ABC Medical Center > E. coli

What is E. coli?

21:54 - 4 May , 2021


It is a family of bacteria that inhabit human and animal intestines, being generally harmless, although sometimes they can cause mild symptoms. However, some dangerous strains can cause diarrhea, intestinal bleeding, acute abdominal pain, severe infections, and vomiting, among other symptoms.

E.coli can spread quickly and easily from one infected person to another due to poor hygiene. Although we are all vulnerable to infection with this bacteria, some factors can contribute to its appearance, such as:

  • Consuming contaminated food, mainly raw vegetables, undercooked meat, and unpasteurized dairy products.
  • Contact with animals carrying these bacteria.
  • Older adults and young children are more exposed to being infected with E.coli and having complications.
  • Drinking contaminated water.
  • Improper hygiene, especially children who wear diapers can transmit the bacteria.
  • Low levels of stomach acid.
  • Weak immune system due to AIDS, cancer treatments, or organ transplants.

Signs and symptoms E. coli

E.coli symptoms appear two or three days after infection, which includes:

  • Mild diarrhea that can worsen and present blood.
  • Abdominal spasms.
  • Nausea.
  • Vomit.
  • Weakness and tiredness.
  • High fever.

If you experience some of these symptoms, see your doctor to avoid complications that put your health at risk.

Diagnosis and treatment E. coli

After analyzing your symptoms and clinical history, your doctor will request a stool sample to perform a stool culture to confirm the diagnosis and rule out other conditions that could contribute to your discomfort.

The treatment to follow is prepared according to the symptoms intensity, the affected organs, and the type of bacteria, but normally includes:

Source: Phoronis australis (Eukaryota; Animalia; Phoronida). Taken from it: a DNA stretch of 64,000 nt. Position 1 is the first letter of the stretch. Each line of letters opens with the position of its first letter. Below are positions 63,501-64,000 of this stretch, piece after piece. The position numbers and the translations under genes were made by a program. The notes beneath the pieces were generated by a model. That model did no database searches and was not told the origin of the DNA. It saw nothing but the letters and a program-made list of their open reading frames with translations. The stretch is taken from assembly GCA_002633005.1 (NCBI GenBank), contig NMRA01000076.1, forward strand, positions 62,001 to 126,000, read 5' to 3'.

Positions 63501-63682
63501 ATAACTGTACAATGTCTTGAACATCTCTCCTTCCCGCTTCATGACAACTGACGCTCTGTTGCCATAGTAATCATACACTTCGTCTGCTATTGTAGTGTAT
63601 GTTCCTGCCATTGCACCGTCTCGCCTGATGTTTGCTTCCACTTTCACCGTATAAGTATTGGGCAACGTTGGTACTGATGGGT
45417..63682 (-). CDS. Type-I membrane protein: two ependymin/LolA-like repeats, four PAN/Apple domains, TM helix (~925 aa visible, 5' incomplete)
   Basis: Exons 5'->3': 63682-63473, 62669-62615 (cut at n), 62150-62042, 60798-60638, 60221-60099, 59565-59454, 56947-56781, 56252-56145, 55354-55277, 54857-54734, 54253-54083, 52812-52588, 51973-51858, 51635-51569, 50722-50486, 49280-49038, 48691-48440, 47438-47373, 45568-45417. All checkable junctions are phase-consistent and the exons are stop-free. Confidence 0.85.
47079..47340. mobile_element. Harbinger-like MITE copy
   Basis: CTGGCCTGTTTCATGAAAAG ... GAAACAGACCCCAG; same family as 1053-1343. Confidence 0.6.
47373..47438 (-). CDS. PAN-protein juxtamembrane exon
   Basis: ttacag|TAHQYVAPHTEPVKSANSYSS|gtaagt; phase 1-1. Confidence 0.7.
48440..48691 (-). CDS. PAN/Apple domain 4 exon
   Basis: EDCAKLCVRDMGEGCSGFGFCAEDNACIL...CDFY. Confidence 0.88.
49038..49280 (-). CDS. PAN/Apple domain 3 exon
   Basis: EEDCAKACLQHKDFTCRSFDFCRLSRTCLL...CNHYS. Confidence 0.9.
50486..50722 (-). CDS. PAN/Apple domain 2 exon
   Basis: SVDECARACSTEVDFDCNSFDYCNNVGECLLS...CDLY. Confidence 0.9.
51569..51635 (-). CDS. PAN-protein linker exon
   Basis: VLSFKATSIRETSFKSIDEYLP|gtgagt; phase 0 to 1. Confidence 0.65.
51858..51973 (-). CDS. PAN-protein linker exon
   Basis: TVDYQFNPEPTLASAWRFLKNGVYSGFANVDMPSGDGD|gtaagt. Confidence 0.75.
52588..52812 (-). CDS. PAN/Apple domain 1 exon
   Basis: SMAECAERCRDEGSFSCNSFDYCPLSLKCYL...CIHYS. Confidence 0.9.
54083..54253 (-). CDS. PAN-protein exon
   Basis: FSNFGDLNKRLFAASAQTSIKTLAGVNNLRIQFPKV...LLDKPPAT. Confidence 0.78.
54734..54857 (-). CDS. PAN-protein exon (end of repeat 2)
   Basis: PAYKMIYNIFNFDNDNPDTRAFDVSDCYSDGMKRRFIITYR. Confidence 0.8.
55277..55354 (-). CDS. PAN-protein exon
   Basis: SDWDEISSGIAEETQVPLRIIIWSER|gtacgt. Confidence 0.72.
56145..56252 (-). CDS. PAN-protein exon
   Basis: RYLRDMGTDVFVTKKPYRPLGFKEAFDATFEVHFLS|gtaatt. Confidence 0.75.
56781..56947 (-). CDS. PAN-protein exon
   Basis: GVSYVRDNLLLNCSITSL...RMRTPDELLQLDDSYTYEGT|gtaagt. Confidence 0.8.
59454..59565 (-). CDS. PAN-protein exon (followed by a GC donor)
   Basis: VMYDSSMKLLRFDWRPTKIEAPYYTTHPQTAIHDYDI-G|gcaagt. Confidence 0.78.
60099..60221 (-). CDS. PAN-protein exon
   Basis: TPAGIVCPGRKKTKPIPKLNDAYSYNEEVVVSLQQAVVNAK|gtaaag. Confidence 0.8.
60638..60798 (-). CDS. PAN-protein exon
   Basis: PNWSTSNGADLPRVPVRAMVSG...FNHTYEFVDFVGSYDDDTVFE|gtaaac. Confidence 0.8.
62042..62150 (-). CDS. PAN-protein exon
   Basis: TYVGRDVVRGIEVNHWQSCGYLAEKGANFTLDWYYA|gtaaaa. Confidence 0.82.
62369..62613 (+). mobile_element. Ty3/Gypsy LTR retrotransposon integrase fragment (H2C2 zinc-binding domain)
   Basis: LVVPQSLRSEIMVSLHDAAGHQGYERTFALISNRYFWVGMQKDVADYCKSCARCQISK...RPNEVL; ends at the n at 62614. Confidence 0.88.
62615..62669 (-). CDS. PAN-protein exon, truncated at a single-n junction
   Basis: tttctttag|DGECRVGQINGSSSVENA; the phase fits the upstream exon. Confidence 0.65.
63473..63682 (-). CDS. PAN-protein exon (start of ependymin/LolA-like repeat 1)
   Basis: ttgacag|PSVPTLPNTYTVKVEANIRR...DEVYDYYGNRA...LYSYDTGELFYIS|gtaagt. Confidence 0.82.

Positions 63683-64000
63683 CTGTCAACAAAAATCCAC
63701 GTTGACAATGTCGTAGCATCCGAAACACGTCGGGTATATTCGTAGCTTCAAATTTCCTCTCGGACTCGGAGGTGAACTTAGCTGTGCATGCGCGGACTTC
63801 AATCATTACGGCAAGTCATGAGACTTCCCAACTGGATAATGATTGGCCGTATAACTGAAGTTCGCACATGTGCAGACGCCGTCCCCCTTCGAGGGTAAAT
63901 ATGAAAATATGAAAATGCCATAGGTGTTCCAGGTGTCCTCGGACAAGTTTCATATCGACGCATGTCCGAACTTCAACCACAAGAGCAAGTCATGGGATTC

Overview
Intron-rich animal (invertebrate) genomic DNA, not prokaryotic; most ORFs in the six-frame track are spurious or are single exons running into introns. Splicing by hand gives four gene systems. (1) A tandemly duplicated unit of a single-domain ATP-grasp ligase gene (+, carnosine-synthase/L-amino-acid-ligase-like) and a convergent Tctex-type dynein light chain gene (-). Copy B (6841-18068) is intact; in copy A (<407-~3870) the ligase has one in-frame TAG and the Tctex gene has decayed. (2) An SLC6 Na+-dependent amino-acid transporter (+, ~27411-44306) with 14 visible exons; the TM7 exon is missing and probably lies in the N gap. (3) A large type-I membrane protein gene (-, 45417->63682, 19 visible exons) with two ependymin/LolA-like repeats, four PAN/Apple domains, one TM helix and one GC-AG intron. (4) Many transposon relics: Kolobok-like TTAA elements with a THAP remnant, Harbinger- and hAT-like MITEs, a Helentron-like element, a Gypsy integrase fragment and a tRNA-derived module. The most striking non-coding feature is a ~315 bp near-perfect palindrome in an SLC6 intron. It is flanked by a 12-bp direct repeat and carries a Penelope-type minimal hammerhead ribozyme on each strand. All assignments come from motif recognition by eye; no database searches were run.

• Rest.
  • Plenty of fluids to avoid dehydration
  • Bland diet, avoiding fatty and high-fiber foods, as well as dairy products, as they can increase the symptoms.
  • Your doctor may prescribe antibiotics if you have an E.coli infection out of your digestive tract.

If the E.coli infection has caused an abscess, you will likely require surgery to remove the pus.

If the infection has caused kidney failure and is life-threatening, you will require hospitalization for intravenous hydration, dialysis, and blood transfusions.

Like any other disease, prevention is the best cure, so you should follow these recommendations:

  • Avoid eating raw or undercooked foods, as well as unpasteurized dairy products.
  • Practice good hand hygiene, especially after having contact with animals, changing diapers, handling raw food, and going to the bathroom.
  • Disinfect fruits and vegetables.
  • Drink purified water.

At ABC Medical Center’s Internal Medicine Department, we offer health care services with the highest quality and safety, from the prevention, diagnosis, timely treatment, and monitoring of infectious, respiratory, endocrinological, dermatological, rheumatic, nephrological, gastrointestinal, and hematological pathologies of both chronic-degenerative diseases and acute conditions, through a comprehensive and multidisciplinary model.


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  • Expósito BLM, Bermellón SS, Lescaille GL, et al. Resistencia antimicrobiana de la Escherichia coli en pacientes con infección del tracto urinario. RIC. 2019;98(6):755-764.

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